Cellular service provider AT&T has announced its decision to discontinue its 3G cellular network coverage in the U.S. by February 22, 2022. As a result, automakers with telematics services that utilise AT&T’s 3G network, including Nissan, will have connectivity services affected.
This applies to certain Nissan vehicles between 2011 and 2018 with NissanConnect Services. Nissan has contacted these customers to inform them of this change. Customers can also call 1-855-426-6628 to verify whether their vehicle is impacted.
Affected customers, who were enrolled by June 1, 2021, will still have access to NissanConnect services until February 22, 2022.”
Also, here’s the list of affected Nissan vehciles:
- 2016-2017 Altima
- -2017-2018 GT-R
- -2016-2017 Maxima
- -2017 Murano
- -2017 Pathfinder
- -2016-2017 Rogue
- -2017-2018 Rogue Sport
- -2016-2018 Sentra
- -2016-2017 TITAN
- -2017 TITAN XD
- Select 2011-2015 LEAF vehicles were upgraded with 3G telematics units
Honda appears to have an over-the-air (OTA) update available to permit affected cars to continue to use their HondaLink and WiFi hotspot services. The OTA update must happen before February 22, 2022 since the update needs to be sent on the 3G network. After that date, the update will need to happen via WiFi or USB.
Here are the affected models that need the update:
- 2018-2020 Accord Touring
- 2018-2020 Odyssey Touring & Elite
- 2019-2020 Insight Touring
- 2019-2022 Pilot Touring, Elite and Black Edition
- 2019-2021 Passport Touring & Elite
Interestingly, while Honda has an OTA update, rich-sibling Acura does not seem to, so AcuraLink services for 2014-2017 will be disabled. Acura does mention the possibility of having a vehicle “updated with a new device” to continue services.
Here’s the affected models:
- 2014-2017 MDX
- 2015-2017 TLX
- 2016-2017 ILX
- 2014-2016 RLX
- 2016-2017 RDX
- 2017 NSX
A dealer notice references “repair procedures” for 2016-2019 CX-5, CX-9, Mazda6, and CX-3, along with 2016-2018 Mazda3 models, relating to “Mazda Mobile Start 3G Sunset-REPAIR” so if you have one of these Mazdas, it appears there is some sort of update plan in place, though I can’t be certain of what that involves.
Subaru’s Starlink safety and security connected services will be affected for these models:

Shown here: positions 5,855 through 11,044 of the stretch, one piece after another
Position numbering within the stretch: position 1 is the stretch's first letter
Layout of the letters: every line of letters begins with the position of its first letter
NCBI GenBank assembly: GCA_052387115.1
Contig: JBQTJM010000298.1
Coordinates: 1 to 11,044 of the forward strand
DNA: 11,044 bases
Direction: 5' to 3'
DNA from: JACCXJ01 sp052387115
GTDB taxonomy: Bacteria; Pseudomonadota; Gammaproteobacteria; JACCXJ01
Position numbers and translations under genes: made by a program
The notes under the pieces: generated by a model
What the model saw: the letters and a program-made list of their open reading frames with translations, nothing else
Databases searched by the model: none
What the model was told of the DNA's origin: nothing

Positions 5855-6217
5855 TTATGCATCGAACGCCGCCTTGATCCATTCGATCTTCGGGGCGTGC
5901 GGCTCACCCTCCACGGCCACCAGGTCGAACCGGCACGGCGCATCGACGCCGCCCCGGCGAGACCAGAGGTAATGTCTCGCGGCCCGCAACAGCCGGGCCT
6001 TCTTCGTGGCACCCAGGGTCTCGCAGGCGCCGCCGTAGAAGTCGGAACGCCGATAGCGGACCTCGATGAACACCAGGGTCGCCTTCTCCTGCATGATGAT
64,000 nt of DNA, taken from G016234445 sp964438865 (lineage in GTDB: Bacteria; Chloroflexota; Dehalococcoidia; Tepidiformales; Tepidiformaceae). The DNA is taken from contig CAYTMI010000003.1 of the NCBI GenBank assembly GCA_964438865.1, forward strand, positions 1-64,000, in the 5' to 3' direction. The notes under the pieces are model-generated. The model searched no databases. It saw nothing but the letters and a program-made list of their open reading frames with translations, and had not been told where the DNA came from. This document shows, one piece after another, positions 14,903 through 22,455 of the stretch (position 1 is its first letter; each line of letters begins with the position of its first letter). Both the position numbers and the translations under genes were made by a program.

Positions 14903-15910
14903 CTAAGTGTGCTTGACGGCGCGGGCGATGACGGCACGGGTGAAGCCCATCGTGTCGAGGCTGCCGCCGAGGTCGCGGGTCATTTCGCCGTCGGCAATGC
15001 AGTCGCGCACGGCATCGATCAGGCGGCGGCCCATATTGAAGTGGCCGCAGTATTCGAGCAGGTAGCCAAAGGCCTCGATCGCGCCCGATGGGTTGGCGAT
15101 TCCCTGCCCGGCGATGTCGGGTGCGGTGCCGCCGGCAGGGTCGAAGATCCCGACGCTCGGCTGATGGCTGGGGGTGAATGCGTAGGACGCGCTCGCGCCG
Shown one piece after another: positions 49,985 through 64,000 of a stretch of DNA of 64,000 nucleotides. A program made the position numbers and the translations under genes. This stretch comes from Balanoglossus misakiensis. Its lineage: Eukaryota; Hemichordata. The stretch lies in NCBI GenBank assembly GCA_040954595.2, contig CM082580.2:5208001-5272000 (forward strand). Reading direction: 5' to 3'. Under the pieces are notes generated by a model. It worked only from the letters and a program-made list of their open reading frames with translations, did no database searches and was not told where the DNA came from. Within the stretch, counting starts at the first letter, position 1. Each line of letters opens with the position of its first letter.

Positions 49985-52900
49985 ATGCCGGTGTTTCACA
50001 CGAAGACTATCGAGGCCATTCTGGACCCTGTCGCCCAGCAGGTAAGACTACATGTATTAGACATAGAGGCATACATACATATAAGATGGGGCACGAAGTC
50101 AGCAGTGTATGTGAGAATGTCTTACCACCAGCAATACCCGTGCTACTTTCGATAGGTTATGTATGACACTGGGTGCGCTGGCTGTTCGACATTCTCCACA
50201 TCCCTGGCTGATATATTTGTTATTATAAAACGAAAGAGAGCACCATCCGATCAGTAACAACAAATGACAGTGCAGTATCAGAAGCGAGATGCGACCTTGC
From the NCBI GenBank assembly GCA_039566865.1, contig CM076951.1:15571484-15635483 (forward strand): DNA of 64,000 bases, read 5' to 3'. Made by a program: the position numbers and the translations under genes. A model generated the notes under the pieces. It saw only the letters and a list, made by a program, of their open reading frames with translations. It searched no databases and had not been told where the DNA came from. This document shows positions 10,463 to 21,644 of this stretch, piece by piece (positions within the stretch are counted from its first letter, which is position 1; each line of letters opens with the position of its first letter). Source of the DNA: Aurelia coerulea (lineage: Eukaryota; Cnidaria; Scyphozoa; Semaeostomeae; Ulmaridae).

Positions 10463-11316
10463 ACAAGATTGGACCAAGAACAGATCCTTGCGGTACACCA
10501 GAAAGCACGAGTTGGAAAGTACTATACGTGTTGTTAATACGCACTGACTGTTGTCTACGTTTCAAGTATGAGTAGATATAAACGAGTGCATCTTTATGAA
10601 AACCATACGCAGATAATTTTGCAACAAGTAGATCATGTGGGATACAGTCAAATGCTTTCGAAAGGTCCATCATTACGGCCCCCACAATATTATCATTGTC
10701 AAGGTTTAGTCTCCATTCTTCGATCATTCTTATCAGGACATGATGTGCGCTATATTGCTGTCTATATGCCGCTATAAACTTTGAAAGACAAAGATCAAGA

- 2016-2018 Forester 2.5i Premium
- 2016-2018 Forester 2.5i Limited
- 2016-2018 Forester 2.5i Touring
- 2016-2018 Forester 2.0XT Premium
- 2016-2018 Forester 2.0XT Touring
- 2016-2018 Legacy 2.5i Premium
- 2016-2018 Legacy 2.5i Limited
- 2016-2018 Legacy 3.6R Limited
- 2017-2018 Legacy 2.5i Sport
- 2016-2018 Outback 2.5i Premium
- 2016-2018 Outback 2.5i Limited
- 2016-2018 Outback 3.6R Limited
- 2017-2018 Outback 2.5i Sport
- 2016-2018 Impreza 2.0i Limited
- 2016 Impreza 2.0i Sport Premium with Eyesight
- 2016 Impreza 2.0i Sport Limited
- 2017-2018 Impreza 2.0i Premium
- 2017-2018 Impreza 2.0i Sport
- 2016-2017 Crosstrek 2.0i Premium with Eyesight
- 2016-2018 Crosstrek 2.0i Limited
- 2018 Crosstrek 2.0i Premium
- 2017 WRX 2 T Premium with Harman Kardon
- 2017-2018 WRX 2 T Limited
- 2017-2018 WRX 3 T STi
…the good news is that Subaru appears to have a dealer-installed upgrade plan in place, so if you have one of those Subarus, call your dealer and get that taken care of!
Only Model S cars built before 2015 are affected, and those can be upgraded to have an LTE-capable modem.
Volvo’s 2015-2017 vehicles (S60, V60, V60 Cross Country, XC60, XC70, and XC90) are affected, but Volvo does plan to offer an upgrade path, though it’s not currently explained in detail. Volvo’s site offers an information request form, though.
Stellantis (Jeep, Fiat, Dodge, Alfa Romeo, Maserati, Chrysler, etc.)
Stellantis’ plan is not yet clear, but what is clear are their plans to make money via connected services, so I’d suspect they’d like to figure out some sort of solution to keep as many cars online as possible.
No Yugo models, including the GV, GV Plus, GVX, or GVC Cabrio are affected by the 3G sunset.
I realise this list is incomplete, and it’s possible your particular car’s maker may have a plan. I’m surprised by how much variability there is here, with some companies offering real upgrade paths, and some just washing their hands of it all.
We’ll update as we hear back from manufacturers. In the meantime, I guess just use your phone for all this stuff like us chumps with pre-internet cars do.
Some of this info is only relevant for our U.S. friends, but we figured we may as well show you the whole deal.